Engineering Teaching & Learning secures $700,000 in grants to develop virtual learning projects, including virtual reality and fully online courses

Posted on August 25, 2021


An injection of more than $700,000 into the Faculty of Engineering and Applied Science will go toward developing courses and high-quality online resources for students. The grants will be invested in building online courses, online modules, and developing virtual learning.

The Queen’s Engineering Teaching and Learning Team (ETLT) behind the grant applications were successful in almost all of the requests that they coordinated with faculty professors.

“We're very lucky,” said Eric Tremblay, the director of ETLT. “Seventy-one per cent of our grants came back positive, which was such a high return rate that we're kind of left with a good problem. Now we have a lot of work to do.”

The funding comes from eCampusOntario’s $50 million Virtual Learning Strategy (VLS) initiative, which was announced at the end of 2020. The ETLT had success in the grants they proposed in the past with eCampusOntario, a provincially-funded non-profit organization. The unprecedented scale of the VLS initiative created a lot of opportunity for creative project ideas. For the ETLT, those ideas come directly from the faculty’s professors.   

“We're an enabler, where our job is basically to realize the vision of the instructor,” said Tremblay. “So we're looking for instructors that have vision and instructors that have energy.”

While Tremblay is enthusiastic about all of the courses that will be developed with the funding, he pointed to the virtual reality (VR) projects as being an especially exciting opportunity for students. He hopes that incorporating VR to the learning environment will support real world and experiential learning in disciplines like mining where the massive scale of workplaces cannot be replicated in a classroom or lab.

“The virtual reality objects that we're building, that's really going to be a game changer for us because it's going to allow multiple students to engage at the same time, in real time, inside an object at scale,” said Tremblay.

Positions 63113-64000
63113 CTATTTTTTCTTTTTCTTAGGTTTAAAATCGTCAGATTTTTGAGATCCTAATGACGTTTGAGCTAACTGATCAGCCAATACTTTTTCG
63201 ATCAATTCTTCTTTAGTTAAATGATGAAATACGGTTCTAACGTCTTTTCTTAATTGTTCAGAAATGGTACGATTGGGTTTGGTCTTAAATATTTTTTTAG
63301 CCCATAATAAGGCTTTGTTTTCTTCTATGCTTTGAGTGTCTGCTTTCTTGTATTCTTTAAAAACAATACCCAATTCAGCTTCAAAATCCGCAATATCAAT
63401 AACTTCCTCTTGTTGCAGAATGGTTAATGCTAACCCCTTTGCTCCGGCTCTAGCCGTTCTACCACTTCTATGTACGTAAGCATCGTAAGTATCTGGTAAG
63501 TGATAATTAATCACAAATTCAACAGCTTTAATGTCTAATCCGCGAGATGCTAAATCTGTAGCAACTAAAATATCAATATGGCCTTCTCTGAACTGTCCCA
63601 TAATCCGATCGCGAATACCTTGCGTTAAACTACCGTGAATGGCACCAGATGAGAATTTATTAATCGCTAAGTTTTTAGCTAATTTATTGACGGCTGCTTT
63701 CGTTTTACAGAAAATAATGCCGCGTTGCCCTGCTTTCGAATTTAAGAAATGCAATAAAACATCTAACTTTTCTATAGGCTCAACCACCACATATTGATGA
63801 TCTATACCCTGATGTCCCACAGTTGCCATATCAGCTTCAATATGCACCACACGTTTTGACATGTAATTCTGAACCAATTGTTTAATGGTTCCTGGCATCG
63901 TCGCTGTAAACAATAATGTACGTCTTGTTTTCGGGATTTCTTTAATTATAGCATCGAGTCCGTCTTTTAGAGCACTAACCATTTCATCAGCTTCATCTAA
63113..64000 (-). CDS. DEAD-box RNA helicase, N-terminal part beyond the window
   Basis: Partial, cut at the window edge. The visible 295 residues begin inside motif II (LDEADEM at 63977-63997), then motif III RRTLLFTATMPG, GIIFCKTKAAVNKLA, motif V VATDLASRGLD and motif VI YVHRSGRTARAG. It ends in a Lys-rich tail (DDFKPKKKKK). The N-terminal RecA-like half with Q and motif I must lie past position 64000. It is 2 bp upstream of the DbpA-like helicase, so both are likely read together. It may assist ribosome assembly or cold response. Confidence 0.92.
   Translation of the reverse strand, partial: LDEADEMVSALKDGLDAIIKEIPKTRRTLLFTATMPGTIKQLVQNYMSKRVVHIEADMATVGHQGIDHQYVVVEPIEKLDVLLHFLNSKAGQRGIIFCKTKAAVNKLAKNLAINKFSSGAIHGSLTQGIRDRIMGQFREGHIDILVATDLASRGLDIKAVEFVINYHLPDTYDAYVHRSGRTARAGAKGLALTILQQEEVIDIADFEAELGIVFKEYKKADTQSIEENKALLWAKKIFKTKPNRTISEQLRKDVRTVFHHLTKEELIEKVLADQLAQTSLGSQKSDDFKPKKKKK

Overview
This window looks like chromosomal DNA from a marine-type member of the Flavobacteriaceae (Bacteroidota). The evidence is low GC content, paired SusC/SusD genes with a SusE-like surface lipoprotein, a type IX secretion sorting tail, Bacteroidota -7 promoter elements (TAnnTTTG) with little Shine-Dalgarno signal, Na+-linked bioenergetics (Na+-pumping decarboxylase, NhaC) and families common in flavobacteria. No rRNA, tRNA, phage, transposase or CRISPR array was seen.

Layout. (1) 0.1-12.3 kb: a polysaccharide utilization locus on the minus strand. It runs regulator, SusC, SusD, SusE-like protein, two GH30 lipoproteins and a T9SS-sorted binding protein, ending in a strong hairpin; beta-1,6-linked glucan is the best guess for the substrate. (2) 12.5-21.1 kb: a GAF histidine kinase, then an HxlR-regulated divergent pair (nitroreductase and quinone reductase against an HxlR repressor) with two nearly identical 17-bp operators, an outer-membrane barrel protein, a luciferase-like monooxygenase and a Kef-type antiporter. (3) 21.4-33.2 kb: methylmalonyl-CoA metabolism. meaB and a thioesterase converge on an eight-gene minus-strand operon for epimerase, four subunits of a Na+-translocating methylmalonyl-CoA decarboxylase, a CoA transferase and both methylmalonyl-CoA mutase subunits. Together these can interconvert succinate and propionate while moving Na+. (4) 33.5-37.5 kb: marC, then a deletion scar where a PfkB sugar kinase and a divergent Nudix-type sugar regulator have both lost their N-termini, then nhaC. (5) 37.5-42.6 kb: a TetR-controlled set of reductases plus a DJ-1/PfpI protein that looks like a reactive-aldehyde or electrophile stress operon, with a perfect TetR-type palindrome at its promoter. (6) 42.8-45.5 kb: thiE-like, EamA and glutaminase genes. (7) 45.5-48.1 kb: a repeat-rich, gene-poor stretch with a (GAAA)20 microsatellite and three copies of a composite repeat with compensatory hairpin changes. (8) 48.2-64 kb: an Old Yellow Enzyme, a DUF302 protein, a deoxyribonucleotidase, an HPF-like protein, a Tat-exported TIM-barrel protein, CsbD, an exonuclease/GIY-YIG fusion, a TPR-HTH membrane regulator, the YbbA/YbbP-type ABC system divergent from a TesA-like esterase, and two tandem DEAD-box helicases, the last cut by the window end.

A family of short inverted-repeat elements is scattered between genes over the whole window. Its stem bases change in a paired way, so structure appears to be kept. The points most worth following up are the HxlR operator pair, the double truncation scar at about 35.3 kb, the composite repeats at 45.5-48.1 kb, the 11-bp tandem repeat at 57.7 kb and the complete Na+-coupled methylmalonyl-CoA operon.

Workplaces like mining installations or mineral processing installations are difficult locales for students to visit. The proprietary work being done at these plants, and their remote locations, make field trips complicated. With the VR projects, students will be able to tour the buildings while also performing certain tasks that they could be expected to undertake in a position there.

There are 13 projects being funded, broken down as follows:

  • Eight projects to build fully online courses in subjects like Applied Digital Transformation for the Mining Sector, Applied Industrial Risk Analysis, Advanced Statistics, Robotics, Chemistry, Concrete Technology, Structural Mechanics;
  • Two projects to create virtual learning objects for students (VR Ampicillin Synthesis Plant and VR Mineral Processing Plant);
  • Three projects involve online modules to support various subjects like Engineering Workplace Safety, Ethics in Artificial Intelligence and supports for students taking internships.

As the ETLT works to meet the demands of online learning, they continue to expand. Tremblay said that they have recently been adding engineering students to the team, to help direct the implementation of their projects.

“When we're designing, whether it's virtual reality objects or whether we're designing a course or some other kind of digital asset, we're designing it for students.” said Tremblay. “And if we have students on the team that help us with the design decisions, then that is a huge advantage for the team.”

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Eric Tremblay is Director of Queen's Engineering Teaching and Learning Team